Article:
After nine months of maturing and passing all the tests, a wheel of Grana Padano is ready for sale. A pale yellow colour with a light, milky flavour, it’s best used for shaving over salads or melting over hot dishes. However, some dairies leave the cheese even longer to achieve different flavours and textures. If it’s matured for over sixteen months, then the grainy consistency becomes more pronounced, crumbling when cut. Its sweetness begins to become overpowered by tangy, more savoury flavours, which work particularly well in soups, risottos and quiches. Finally, there’s the ‘Riserva’ – aged for at least twenty months with an incredibly rich, complex and full flavour. This is a truly special cheese which is best enjoyed as part of a cheeseboard, with either a soft red or sweet dessert wine.

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Once the cheese curds are pressed into a wheel using moulds, they are stamped with a clover shape which identifies the dairy and month of production, to ensure full provenance
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The cheeses are then left to mature for at least nine months before being carefully inspected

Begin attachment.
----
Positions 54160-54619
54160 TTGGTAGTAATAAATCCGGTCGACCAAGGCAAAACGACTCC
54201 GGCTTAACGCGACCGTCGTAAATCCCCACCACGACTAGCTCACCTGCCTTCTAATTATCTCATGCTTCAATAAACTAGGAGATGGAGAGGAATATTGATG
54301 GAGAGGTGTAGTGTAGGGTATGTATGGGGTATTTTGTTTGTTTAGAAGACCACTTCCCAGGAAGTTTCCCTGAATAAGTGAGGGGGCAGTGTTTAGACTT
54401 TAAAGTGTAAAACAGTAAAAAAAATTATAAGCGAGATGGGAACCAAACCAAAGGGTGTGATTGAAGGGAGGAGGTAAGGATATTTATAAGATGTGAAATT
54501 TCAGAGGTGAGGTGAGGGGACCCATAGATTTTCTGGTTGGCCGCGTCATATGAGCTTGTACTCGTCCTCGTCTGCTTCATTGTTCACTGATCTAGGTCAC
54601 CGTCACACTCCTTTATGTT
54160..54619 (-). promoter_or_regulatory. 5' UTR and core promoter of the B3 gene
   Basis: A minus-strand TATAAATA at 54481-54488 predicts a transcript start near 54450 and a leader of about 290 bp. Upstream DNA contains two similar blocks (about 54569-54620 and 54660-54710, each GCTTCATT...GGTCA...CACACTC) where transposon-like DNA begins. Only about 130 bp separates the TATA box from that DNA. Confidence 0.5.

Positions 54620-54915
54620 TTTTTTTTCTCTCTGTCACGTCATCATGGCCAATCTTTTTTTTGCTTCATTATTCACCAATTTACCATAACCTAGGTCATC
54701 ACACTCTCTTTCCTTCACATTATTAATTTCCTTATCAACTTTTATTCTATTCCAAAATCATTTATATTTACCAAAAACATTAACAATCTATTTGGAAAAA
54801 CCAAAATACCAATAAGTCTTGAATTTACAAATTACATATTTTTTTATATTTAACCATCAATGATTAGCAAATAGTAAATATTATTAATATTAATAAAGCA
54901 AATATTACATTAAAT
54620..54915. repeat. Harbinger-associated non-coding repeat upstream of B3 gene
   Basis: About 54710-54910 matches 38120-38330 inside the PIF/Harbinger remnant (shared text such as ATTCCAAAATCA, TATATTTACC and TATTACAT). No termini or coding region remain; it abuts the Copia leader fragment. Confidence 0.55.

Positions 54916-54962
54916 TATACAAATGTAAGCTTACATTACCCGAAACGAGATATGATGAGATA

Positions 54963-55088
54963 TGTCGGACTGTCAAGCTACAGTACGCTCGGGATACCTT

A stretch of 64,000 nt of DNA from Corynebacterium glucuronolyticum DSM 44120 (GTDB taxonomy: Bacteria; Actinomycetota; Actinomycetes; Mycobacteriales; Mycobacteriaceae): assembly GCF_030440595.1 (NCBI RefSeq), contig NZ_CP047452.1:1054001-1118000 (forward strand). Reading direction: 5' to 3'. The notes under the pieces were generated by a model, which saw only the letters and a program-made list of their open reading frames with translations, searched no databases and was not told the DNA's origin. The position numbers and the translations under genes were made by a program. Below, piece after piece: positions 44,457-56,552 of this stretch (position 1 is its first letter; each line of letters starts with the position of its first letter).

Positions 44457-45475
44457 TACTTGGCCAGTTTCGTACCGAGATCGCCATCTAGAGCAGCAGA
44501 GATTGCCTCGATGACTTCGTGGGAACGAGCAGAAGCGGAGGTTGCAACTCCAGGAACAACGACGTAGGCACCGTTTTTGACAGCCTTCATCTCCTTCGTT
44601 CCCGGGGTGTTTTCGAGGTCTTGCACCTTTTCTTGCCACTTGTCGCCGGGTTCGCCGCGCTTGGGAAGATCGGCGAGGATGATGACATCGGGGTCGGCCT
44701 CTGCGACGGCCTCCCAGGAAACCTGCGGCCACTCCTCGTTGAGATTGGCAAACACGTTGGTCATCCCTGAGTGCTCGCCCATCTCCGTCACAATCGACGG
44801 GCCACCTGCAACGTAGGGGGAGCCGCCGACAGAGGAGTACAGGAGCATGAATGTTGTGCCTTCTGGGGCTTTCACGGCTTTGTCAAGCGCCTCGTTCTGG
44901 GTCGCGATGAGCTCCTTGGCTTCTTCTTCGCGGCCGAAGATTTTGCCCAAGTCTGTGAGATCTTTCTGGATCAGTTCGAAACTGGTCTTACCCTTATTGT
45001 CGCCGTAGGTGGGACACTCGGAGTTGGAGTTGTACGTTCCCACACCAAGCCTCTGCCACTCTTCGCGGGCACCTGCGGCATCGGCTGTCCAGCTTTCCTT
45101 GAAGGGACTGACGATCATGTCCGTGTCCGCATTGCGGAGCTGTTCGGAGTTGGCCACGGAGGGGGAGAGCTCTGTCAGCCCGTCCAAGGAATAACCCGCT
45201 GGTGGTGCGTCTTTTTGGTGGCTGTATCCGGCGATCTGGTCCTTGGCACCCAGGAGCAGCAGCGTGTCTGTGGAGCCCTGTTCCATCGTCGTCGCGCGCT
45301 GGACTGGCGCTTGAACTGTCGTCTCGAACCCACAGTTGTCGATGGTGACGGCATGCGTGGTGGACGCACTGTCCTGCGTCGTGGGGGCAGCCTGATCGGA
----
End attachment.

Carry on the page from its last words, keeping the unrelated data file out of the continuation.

The other hard cheese

Of course, Grana Padano shares the stage with a few other world-famous Italian cheeses, the most similar of which is Parmigiano Reggiano, or Parmesan to most of us in the UK. At first glimpse, these two cheeses might seem interchangeable – they’re both hard, made from cow’s milk and left to mature for many months. However, there are some key differences that set them apart which should be taken into account when using them in cooking.

The most obvious difference is where the two cheeses come from; Grana Padano is produced around the Po Valley (specifically Piedmont, Lombardy, Veneto and certain parts of Trentino and Emilia-Romagna), whereas Parmesan is made only in Emilia-Romagna, around Bologna and Parma. This means the milk itself is slightly different in flavour, and the distinctive climates affect the maturation process. The way the milk is collected also differs; Grana Padano uses semi-skimmed milk from cows milked just twice a day, whereas Parmesan is a combination of whole milk and semi-skimmed milk from the day before. This means Grana Padano tends to have a lower fat content than Parmesan, which is why it’s ready after nine months (Parmesan must be matured for a minimum of twelve).

In terms of taste, Grana Padano is usually milder than Parmesan, with a milkier, creamier flavour. Both can be used in much the same way (grated over dishes, served as part of a cheeseboard or melted and stirred into recipes), but if you know what part of Italy your recipe comes from, that will give you a good idea of which cheese is best suited. As a general rule, however, Grana Padano is better for cooking, as its flavour is slightly less overpowering than Parmesan, which tends to be grated and sprinkled over food just before serving.